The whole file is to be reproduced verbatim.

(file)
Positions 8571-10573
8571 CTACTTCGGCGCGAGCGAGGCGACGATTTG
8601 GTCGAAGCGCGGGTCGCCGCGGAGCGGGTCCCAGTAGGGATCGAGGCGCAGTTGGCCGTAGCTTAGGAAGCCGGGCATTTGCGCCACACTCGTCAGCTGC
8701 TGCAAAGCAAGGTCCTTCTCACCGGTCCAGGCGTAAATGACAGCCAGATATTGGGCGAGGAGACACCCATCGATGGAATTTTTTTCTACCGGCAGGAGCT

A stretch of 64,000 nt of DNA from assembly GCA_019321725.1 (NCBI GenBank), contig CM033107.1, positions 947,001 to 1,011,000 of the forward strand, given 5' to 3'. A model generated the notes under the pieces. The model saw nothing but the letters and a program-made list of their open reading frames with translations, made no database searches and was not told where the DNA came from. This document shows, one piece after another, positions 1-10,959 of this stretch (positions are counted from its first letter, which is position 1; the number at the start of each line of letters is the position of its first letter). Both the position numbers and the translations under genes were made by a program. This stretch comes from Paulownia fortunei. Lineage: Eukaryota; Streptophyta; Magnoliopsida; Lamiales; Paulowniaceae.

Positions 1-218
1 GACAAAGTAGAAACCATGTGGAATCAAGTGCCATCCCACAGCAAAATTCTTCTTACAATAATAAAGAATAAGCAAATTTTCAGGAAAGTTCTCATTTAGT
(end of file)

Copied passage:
Positions 8571-10573
8571 CTACTTCGGCGCGAGCGAGGCGACGATTTG
8601 GTCGAAGCGCGGGTCGCCGCGGAGCGGGTCCCAGTAGGGATCGAGGCGCAGTTGGCCGTAGCTTAGGAAGCCGGGCATTTGCGCCACACTCGTCAGCTGC
8701 TGCAAAGCAAGGTCCTTCTCACCGGTCCAGGCGTAAATGACAGCCAGATATTGGGCGAGGAGACACCCATCGATGGAATTTTTTTCTACCGGCAGGAGCT

A stretch of 64,000 nt of DNA from assembly GCA_019321725.1 (NCBI GenBank), contig CM033107.1, positions 947,001 to 1,011,000 of the forward strand, given 5' to 3'. A model generated the notes under the pieces. The model saw nothing but the letters and a program-made list of their open reading frames with translations, made no database searches and was not told where the DNA came from. This document shows, one piece after another, positions 1-10,959 of this stretch (positions are counted from its first letter, which is position 1; the number at the start of each line of letters is the position of its first letter). Both the position numbers and the translations under genes were made by a program. This stretch comes from Paulownia fortunei. Lineage: Eukaryota; Streptophyta; Magnoliopsida; Lamiales; Paulowniaceae.

Positions 1-218
1 GACAAAGTAGAAACCATGTGGAATCAAGTGCCATCCCACAGCAAAATTCTTCTTACAATAATAAAGAATAAGCAAATTTTCAGGAAAGTTCTCATTTAGT